The skin on our eyelids is considered the thinnest skin on the human body. Having cancer in the eye area can cause special concern due to the delicate nature of our eyes and the surrounding layers of skin. Skin cancer does occur frequently, however, on the eyelids, sometimes requiring Mohs surgery. Mohs surgery is often followed by the need for reconstruction of varying degrees. The following information discusses the types of reconstructive surgery that can be used on the eyelids and what’s involved in the process.
General Guidelines and Goals in Reconstruction
The type of reconstruction needed will be determined by the size of the defect and where on the eyelid it is located. The age of the patient and the laxity of the skin are also taken into consideration when determining what type of surgery to use. A small defect is generally considered to be less than 30 percent of the eyelid. A medium defect would be in the 30 to 50 percent range, with a large defect covering more than 50 percent of the eyelid area. Reconstructive eyelid surgeons need to be prepared for any size defect though, because even small eyelid cancers can turn into large defects. The goal of reconstructive surgery is for structural and functional restoration of the eyelid. While cosmetic surgery is usually not the primary goal, achieving pleasing aesthetic results is strived for as well. The techniques used for upper and lower eyelids may be slightly different.
Reconstructive Techniques for Smaller Areas
For smaller defects direct closure can often be used to repair the eyelid. Even if defects extend through the entire thickness of the lid, if small enough they can still be sutured closed. The area may be sewn together in layers. Sometimes the surgeon performing the Mohs procedure will be able to complete reconstruction for a small area. However, even for smaller areas it may be recommended to see an oculo-plastic surgeon that specializes in these types of procedures.
Reconstruction for Larger Defects
Reconstructing large areas often involve transferring adjacent tissue or grafts from other parts of the face. These tissues are referred to as flaps. Sometimes skin behind the ear is used as a graft. A large area on the lower lid may require using the Hughes tarsoconjunctival flap procedure. This is a two stage method that offers high quality functional and cosmetic results. It does, however, usually involve ocular occlusion during the healing stage. This means for several weeks sight may be blocked in the eye. Some of the other procedures that can be used for medium to large areas include lateral canthotomy and cantholysis or a semicircular rotational flap.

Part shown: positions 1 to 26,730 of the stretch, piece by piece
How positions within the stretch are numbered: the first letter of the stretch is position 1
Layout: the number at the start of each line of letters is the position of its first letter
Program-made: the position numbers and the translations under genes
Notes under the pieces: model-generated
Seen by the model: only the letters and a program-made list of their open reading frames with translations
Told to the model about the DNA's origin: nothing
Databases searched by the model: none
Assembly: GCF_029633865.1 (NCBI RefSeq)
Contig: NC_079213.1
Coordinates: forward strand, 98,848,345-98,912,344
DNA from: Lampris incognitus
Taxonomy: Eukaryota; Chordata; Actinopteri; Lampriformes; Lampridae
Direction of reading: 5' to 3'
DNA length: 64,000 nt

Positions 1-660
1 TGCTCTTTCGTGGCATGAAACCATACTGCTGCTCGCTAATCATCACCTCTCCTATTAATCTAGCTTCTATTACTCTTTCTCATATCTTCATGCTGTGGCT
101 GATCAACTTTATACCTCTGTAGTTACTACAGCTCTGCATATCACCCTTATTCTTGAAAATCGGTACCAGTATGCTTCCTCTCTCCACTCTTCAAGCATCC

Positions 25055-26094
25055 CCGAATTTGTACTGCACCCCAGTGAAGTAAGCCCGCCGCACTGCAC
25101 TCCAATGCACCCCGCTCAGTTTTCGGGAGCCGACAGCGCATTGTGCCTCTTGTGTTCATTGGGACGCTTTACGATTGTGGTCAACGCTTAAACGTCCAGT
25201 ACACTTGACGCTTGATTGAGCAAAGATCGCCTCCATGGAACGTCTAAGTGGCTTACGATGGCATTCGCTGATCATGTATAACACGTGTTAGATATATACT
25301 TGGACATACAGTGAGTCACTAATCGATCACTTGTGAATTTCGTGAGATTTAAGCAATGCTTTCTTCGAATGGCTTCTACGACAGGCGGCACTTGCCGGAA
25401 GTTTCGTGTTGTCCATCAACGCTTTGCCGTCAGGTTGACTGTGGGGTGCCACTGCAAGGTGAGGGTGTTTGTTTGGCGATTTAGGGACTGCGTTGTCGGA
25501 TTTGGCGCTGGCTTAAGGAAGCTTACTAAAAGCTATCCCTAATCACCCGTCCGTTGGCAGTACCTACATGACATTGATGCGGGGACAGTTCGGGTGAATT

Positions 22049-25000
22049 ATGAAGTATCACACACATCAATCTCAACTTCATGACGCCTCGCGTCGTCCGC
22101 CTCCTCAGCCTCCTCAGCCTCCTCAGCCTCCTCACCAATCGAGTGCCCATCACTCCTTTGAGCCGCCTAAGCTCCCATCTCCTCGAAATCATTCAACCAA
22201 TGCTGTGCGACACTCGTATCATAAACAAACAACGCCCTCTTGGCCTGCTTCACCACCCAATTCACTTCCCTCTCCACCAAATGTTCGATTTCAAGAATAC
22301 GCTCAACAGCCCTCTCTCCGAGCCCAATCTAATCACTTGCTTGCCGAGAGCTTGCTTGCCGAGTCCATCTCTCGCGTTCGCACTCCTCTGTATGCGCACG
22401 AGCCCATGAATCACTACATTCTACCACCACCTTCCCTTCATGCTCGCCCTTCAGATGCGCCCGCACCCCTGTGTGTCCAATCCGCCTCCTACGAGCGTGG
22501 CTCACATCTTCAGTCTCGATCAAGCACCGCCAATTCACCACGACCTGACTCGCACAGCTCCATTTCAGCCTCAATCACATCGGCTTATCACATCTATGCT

Special Considerations for Upper and Lower Lids
When the lower lids require reconstruction it is recommended to repair this area in layers. Sometimes reconstruction of the lower lid may be done using what is called a Tenzel flap. This is a skin graft that is taken from the cheek area. Upper eyelids are in general considered to be a more detailed procedure. There are several important aspects of the upper lid that require attention to meticulous detail. A few of these include the ability to blink and corneal protection.
Recovery generally takes less than a week, with sutures removed during this time. Luckily, these procedures are not very uncomfortable, and over-the-counter Tylenol is all that is needed to control any discomfort. Keeping the head elevated when sleeping and staying hydrated can help reduce swelling during the healing process. Sometimes secondary procedures will be recommended to correct problems with the position of the lids or difficulties with the tear ducts. Another surgery may also be needed to remove excessive scarring.
Reconstructive surgery after Mohs tends to be very detailed as well as specific to the needs of each individual. When dealing with skin cancer on the eyelid, it is important to find a qualified oculo-plastic surgeon with both cosmetic and reconstructive experience specifically on the eyelids.